Struggling with my demons

I've started this blogpost a number of times and then deleted it.  I hate feeling this way.  I don't mind talking about difficulties but prefer to do so after the clouds have passed.  There is something that feels almost defeating about admitting what I'm struggling with, especially when it feels so miniscule when compared to the greater problems in this world.

But my world is small.  I have windows where I can peer at the rest of the planet, and you'd think I'd be fairly well protected.  And I am, until I'm not.  Despite mine and my family's efforts to create a secure fortress for me to live safely and to the best of my abilities, things seem to sometimes seep in through those carefully crafted walls.

And that's been a recurring theme the past several months.

On a brighter note, my most recent echocardiogram showed no further deterioration in my heart. There's been no further enlargement since the last one, and my mitral valve regurgitation is no worse. My last pulmonary test results were within normal ranges so I'm holding my own with this LAM disease so far.  

You'd think I'd be over the moon.

I short while back, I got a letter from Service Canada.  Anyone on Canada Pension Disability got it.  It was the topic of the week in several online support groups and I'm not the only one who was more than a little freaked out by the questions concerning any volunteer work I might be doing.  I ended up crafting a letter updating them on my condition and sending it off.  Every day, I wait for the mail to be checked to see if I've had any response.  It has made me very anxious.  

I've been trying to sell the property I had originally purchased in 2016 with the plan of turning it into a studio/shop.  I got an offer within a week of listing, but there have been complications and delays.  And I'm finding every one of them very stressful. By now (mid June), I had expected to have been spending some of that money on needed household repairs, but that hasn't happened yet.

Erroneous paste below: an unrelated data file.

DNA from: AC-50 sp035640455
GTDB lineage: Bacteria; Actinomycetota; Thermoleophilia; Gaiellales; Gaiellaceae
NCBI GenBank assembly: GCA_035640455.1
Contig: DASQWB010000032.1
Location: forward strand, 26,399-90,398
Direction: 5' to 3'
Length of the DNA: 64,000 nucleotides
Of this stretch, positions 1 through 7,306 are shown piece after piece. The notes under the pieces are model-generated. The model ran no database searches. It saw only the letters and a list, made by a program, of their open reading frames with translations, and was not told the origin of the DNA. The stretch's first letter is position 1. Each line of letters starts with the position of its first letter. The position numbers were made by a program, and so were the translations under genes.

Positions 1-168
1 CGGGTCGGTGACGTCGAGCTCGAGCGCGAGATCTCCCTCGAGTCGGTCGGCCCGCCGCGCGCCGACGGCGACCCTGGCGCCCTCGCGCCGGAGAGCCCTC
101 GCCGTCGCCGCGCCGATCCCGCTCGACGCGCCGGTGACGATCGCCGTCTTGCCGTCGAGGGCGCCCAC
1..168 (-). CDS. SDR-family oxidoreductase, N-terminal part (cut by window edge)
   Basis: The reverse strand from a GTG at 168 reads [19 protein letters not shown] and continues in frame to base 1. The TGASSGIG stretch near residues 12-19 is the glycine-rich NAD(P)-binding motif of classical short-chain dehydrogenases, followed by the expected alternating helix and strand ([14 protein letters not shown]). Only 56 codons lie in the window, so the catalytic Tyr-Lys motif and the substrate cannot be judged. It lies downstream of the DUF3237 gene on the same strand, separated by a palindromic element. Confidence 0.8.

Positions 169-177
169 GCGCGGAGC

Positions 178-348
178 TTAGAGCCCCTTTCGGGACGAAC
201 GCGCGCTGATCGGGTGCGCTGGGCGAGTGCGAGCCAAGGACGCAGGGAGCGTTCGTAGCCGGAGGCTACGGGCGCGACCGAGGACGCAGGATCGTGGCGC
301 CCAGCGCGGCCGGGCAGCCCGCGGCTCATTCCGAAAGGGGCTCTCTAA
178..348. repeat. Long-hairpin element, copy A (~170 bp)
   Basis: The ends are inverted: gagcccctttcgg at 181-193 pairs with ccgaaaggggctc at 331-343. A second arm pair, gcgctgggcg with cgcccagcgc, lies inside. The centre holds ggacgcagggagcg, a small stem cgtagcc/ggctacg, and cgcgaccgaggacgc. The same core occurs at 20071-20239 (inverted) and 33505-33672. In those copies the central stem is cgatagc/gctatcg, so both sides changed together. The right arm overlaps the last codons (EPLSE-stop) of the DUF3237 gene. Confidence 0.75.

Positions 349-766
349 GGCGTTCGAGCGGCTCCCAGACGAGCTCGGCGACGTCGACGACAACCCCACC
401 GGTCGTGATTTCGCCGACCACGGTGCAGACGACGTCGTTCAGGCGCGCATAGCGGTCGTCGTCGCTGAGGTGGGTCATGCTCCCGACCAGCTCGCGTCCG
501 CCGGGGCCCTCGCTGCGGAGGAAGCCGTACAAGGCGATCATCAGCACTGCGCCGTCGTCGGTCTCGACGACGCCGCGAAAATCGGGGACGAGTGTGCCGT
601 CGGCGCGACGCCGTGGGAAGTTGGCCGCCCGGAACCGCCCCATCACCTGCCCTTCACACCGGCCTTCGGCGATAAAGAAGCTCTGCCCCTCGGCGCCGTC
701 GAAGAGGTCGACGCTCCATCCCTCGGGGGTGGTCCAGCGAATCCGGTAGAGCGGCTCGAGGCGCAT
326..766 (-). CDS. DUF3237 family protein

I ended up resigning from a volunteer organization I helped found due to complications it introduced into this real estate transaction and my financial security (long story, won't bore you with the details) and that was upsetting and unexpected.

A short while back I had the worst night time anxiety attack since late 2018. It was horrible.  I was so hypervigilant.  It was like I was waiting to be startled and on the verge of screaming.  I sat up, in my living room, all night long playing solitaire, trying to keep myself distracted.  I didn't try to go to bed until after I heard the birds starting to sing around 4 a.m. Sleep issues are a sure sign of increasing stress.

As a family, we've been reviewing our expenses, trying to figure out what we can do without and what is non-negotiable. I know there are a lot of families facing similar tough decisions these days.  But it all adds to the load.  In decades past, I'd just get another job, or find a second source of income.  But those options aren't open to me anymore. 

Feeling vulnerable isn't new.  After a brush with death, any SCAD survivor will tell you that it takes time and ongoing effort to deal with the feelings left by the experience itself as well as any lasting physical effects. But it leaves you with a wound that never really heals.  

As a result, it really doesn't take much to upset the balance for me.  And I stumble into a dark place every time.  That heaviness and darkness saps what energy I have and makes things I can do seem out of reach. Which is why I closed my little online shop. I didn't feel I could do that justice.  I've not even uploaded a video in over a month.

I've been overly emotional and cry at the drop of a hat. I've taken refuge in my video game of choice (Pokémon Go) and struggle to not be the face of doom and gloom at home.

If I manage to spend a little time in my garden, get out for a walk, do a few household chores, that's all I'm doing.  I don't want to leave the house to go anywhere or do anything beyond a quick trip to the local hardware store. I have family within 1.5 hours of my home that I rarely see because of my growing paranoia around COVID19.  Omicron is still out there and "long COVID" has become a real threat to some of my fellow survivors/LAM sisters, leaving some with heart and pulmonary problems on top of what they already had.  With mask mandates gone, any plans I might have had to go further afield evaporated.

Right now it's a struggle to stand on the edge of the abyss and not fall in. The darkness rises and swirls around me, but if I don't move around too much, I can keep my footing, such as it is. It has been a crappy few weeks for sure.

Thankfully, I've been around long enough to know that nothing stays the same, not even crap. So while inevitable change can be a horrible let down, and a source of pain and stress, it can also be a small ray of hope when you're living in a dark place.

Just like starlight is sometimes best seen with our peripheral vision, so too, at times, is hope.


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